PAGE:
The Hawai’i Rainbow Warriors (2-4, 0-1 MWC) fell to the UNLV Rebels (4-1, 1-0 MWC) on Saturday, 44-20, seeing this season’s trend of slow starts in games continue in the program’s conference opener at Allegiant Stadium. 

The ‘Bows defense struggled to get off the field on third down and saw the Rebels’ run game gash the unit for 307 yards on the ground, the highest single-game rushing total for a ‘Bows opponent since last season’s October 29th home loss to Wyoming when the Cowboys rushed for 365 yards. It’s the fourth time in the last two seasons that the ‘Bows have given up 300 or more yards on the ground. 

Hawai’i’s defense started strong, forcing a three-and-out on the game’s opening possession in just 46 seconds. UH’s offense responded with a fruitless first drive of their own before UNLV began the scoring with a quick 5-play, 66-yard drive on the next possession. The Rebels ran four times for 50 yards before redshirt freshman Jayden Maiava completed his first pass of the day, a 16-yard score to RB Vincent Davis Jr, putting UNLV ahead 7-0 with 9:04 left in the first quarter. 

UNLV extended the lead to 10-0 with a 52-yard FG from K Jose Pizano at the start of the second quarter, capitalizing on a failed 4th-and-3 try from the UNLV 38 by Hawai’i with three points. UH would get on the board with the next drive, airing it out to senior WR Steven McBride twice for completions of 24 and 35 yards respectively to put the ‘Bows in field goal range and make it 10-3 with 12 minutes left in the first half.

The Rebels would answer back with a long, methodical 13-play drive that killed off over seven minutes in the second quarter but ended with UNLV settling for a 27-yard FG to push the lead back to 10 with under five minutes left in the quarter. Hawai’i looked to respond with points of their own, but two more sacks (including a strip sack to end the drive) from UNLV gave the home squad a chance to bury the visitors in the first half. The fumble by Schager was just the second lost fumble of the season for Hawai’i, the other coming in the Week 4 win over New Mexico State. The Rebs’ defense totaled five sacks in the opening 30 minutes on Saturday as they continuously had the ‘Bows offensive line off-balance.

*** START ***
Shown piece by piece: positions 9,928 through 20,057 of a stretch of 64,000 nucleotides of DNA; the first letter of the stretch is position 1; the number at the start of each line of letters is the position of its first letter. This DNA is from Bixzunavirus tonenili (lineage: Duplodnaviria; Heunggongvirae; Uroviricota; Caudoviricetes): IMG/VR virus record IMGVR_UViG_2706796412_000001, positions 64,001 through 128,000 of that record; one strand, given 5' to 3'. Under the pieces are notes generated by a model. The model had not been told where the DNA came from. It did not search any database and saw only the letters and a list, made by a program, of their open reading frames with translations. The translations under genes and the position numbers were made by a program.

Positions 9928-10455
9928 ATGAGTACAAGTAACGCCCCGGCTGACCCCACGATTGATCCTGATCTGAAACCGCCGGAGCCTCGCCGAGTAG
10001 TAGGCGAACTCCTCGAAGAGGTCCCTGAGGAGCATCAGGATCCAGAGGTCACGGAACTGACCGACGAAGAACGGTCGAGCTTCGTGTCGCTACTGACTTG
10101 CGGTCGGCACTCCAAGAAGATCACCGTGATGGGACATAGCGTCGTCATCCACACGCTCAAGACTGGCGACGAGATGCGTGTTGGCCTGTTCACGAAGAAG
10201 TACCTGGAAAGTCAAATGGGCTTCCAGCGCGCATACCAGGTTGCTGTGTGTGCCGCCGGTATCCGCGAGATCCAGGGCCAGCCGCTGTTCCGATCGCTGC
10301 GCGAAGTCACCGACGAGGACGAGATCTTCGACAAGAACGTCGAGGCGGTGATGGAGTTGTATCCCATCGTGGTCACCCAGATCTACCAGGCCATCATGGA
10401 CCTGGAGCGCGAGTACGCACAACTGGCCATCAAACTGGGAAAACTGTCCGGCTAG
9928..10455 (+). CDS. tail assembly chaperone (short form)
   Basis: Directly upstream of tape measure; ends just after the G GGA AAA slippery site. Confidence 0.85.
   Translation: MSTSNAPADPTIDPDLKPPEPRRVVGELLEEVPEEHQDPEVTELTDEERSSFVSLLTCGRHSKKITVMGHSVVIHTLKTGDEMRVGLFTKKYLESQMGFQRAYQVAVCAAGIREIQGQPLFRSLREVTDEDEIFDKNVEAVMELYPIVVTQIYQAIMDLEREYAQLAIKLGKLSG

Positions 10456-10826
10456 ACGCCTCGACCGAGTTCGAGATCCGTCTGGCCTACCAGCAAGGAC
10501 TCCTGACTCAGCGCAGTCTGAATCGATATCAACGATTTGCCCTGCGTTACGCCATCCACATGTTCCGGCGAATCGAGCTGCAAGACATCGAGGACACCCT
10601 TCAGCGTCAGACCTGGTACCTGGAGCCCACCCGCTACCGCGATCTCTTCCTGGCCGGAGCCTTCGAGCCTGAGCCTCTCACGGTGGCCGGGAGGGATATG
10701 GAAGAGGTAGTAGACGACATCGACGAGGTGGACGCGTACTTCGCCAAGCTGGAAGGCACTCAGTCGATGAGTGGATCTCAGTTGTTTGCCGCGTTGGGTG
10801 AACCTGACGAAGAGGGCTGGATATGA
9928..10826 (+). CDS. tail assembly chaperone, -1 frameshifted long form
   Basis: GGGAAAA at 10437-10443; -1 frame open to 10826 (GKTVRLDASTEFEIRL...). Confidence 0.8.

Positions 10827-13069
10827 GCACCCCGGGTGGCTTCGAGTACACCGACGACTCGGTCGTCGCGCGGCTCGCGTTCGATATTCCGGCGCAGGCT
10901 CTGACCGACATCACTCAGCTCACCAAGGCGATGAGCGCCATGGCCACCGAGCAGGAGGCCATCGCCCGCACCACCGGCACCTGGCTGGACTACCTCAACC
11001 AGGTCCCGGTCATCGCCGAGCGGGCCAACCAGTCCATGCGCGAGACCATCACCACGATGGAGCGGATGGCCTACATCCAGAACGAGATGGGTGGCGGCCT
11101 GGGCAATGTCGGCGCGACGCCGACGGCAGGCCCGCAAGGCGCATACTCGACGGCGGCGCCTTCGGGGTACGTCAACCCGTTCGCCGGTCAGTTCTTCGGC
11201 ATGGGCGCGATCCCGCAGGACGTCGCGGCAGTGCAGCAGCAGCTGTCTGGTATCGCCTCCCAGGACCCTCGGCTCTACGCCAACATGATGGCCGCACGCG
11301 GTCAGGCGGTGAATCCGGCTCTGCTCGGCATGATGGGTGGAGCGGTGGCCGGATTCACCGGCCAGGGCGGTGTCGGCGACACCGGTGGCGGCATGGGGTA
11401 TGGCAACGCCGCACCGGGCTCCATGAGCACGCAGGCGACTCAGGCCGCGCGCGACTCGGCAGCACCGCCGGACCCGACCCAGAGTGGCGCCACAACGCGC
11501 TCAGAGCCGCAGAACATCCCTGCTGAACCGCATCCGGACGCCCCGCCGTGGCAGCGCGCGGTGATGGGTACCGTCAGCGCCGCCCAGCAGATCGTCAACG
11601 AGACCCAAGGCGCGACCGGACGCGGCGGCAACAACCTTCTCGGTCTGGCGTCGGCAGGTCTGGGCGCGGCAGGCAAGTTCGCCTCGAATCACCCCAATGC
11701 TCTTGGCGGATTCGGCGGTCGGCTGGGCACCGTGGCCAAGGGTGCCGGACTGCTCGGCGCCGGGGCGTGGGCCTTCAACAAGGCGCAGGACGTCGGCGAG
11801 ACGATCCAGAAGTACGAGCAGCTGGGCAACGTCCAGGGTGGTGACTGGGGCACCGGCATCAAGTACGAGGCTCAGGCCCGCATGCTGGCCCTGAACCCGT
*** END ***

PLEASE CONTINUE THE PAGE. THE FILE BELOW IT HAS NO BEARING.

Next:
UNLV punched in the 2nd TD of the afternoon quickly following the turnover, using a pair of Hawai’i personal foul penalties to push inside the red zone. That allowed RB Courtney Reese to rush it in from four yards out and extend a 20-3 halftime lead for the home team. 

The slow start to the game has become the norm for the ‘Bows so far through six games. Hawai’i has been outscored 130-50 in the first half this season and 66-17 in the opening quarter, something that has been on the minds of the coaching staff for weeks. It was a familiar spot for UH, who went into last week’s halftime down two touchdowns before coming back to beat the Aggies on a last-second field goal.  

The ‘Bows looked to get the momentum going on their end once again in the second half with a one-play scoring drive, as Schager connected with McBride on a 51-yard TD pass after some trickery left the UNLV defense fooled, making it 20-10 with less than four minutes off the third quarter clock. 

Hawai’i’s defense was unable to come up with the complimentary stop on the ensuing drive, as tackling issues continued to pop up for the defense. The ‘Bows allowed three runs of 10+ yards on the possession, including the 21-yard touchdown scamper by Reese that saw three missed UH tackles help push the Rebs’ lead back to 17 with 8:11 remaining in the third.